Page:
Will Judge Bush Dismiss the Hitching Post?

How will the case of the Hitching Post vs City of CDA go?

It has been a week and a day since the most recent motion was heard (motion to dismiss brought by the city). I was there and very disappointed with Hitching Post’s attorneys. Rather than boiling the issue down to the nut – which is what the judge was looking for – the spokesman for the attorney team maintained a complex and comprehensive view of the situation. The main problem being that of playing into the city’s use of the term “religious corporation”; the other problems being unfocused and not answering the judge directly and specifically.

Let’s talk about religious corporations: In filings with the Secretary of State – any state – a business must select the type of entity they wish to represent themselves as; such as sole proprietor, partnership, limited liability or other corporations, etc. At no time does a secretary of state separate religious versus secular, nor do they determine profit versus non-profit. It is only through the IRS where a determination can be granted for non-profit (501c3 or 501c4). Therefore, in law there is no such thing as a religious corporation.

Because of this fact of law, the news reports were always confusing to me: why would a public (city) attorney deem the Hitching Post to be a religious corporation when there is no such thing. It became more clear in the muddy waters of the court proceedings someone must have written into the filing under the business description “religious corporation” or something such as this. A good attorney would have reduced the issue and killed the bird the prosecution was holding by explaining to the judge someone wrote this phrase in the business entity filing for the sole purpose of meeting the exemptions described within the municipal code in dispute and that this phrase cannot satisfy the exemption because neither the phrase as written in the business entity filing or as written in the municipal code can meet any legal standard as there is no such thing as a religious corporation. He should have explained to the judge, for this reason alone, it is obvious the Hitching Post and all related parties to it are under the threat of prosecution. This is the answer the judge was fishing for.

Furthermore, the attorney should have made the case the city has revised the definition of religious corporation to mean a non-profit corporation. Thus, the city’s motion to dismiss, which is based on the premise the Hitching Post is a religious corporation and is therefore exempt from the statute, is ineffective. The Hitching Post is not a non-profit but is a for-profit corporation and is, thereby, under the threat of prosecution and because of this, the case needs to proceed.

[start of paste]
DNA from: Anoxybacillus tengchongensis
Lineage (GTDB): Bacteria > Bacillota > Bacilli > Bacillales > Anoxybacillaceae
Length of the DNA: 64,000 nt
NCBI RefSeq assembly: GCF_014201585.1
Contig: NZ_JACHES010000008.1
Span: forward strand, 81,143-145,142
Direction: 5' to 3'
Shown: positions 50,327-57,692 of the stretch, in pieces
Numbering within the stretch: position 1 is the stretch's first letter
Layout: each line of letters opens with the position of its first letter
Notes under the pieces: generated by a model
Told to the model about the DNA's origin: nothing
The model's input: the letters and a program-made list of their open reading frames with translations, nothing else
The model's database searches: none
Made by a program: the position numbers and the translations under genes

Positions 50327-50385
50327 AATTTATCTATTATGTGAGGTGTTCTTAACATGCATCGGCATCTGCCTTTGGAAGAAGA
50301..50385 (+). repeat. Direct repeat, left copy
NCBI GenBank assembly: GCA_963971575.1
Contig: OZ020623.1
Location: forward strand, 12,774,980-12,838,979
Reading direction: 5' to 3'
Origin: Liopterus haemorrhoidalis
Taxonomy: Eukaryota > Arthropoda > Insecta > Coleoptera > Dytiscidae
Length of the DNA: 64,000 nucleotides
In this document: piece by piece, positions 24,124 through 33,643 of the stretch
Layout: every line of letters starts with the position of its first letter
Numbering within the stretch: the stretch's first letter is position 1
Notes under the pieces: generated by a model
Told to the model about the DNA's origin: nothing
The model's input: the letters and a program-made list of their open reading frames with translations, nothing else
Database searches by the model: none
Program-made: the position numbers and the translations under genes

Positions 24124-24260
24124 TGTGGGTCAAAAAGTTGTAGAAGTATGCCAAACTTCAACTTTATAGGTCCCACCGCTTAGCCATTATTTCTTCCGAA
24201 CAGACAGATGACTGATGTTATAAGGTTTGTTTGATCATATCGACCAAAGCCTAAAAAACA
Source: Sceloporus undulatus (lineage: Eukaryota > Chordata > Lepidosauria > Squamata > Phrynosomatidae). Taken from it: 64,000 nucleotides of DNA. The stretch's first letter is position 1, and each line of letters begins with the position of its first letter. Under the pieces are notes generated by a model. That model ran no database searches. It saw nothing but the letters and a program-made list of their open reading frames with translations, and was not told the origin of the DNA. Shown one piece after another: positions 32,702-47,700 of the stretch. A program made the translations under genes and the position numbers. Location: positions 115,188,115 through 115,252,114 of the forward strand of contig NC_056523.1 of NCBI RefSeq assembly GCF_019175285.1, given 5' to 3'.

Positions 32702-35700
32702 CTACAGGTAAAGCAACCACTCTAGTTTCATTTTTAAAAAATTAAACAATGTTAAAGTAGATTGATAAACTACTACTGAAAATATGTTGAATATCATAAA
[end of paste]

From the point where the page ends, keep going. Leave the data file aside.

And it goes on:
When the judge asked what the defense ultimately wanted him to do, the Hitching Post’s attorney answered him with a request for injunction. The problem is, the judge could grant no such thing for the issue before him is whether to dismiss this case or not. The answer from the attorney should have been a request to throw out the motion to dismiss but this never came up under verbal arguments during the hearing for the motion to dismiss.

Several people attending this hearing expressed positive hope, based upon comments made by the judge, he would rule in the favor of the Hitching Post (against the motion to dismiss). However, in a recent case, he wrote: “. . . with Latta and Obergefell providing the template upon which the states must recognize same-sex marriages. . .” It is obvious, there are going to be hurdles for this judge to jump and the Hitching Post’s attorney gave him no help. If the judge does NOT rule for dismissal, it will only be because God moved his conscience but it will not be for any legal strategy conceived by counsel. My hope is in God, regardless this ruling – nonetheless, I have little hope for the ruling on this motion.

About the author: cominus

Cominus is the pen-name for Dean Isaacson. He was chairman of the Snohomish County Republican Central Committee (Washington) 1990 to 1992. He conducted legal research for the late Supreme Court Justice William C. Goodloe for several years and led Judicial Forum for many years. Now, he is a crazy kinda guy who spends most his time doing cold calls. He plays his harmonica in the truck because people don't want to listen to him practice - but his dog, Miles (black dachshund), loves to sing along. He is passionate about being passionate because everyone is really into passionate these days but tires easily and hides behind emails. His core belief is you will choose to serve God or you will serve the state - tyrants, as William Penn called it.

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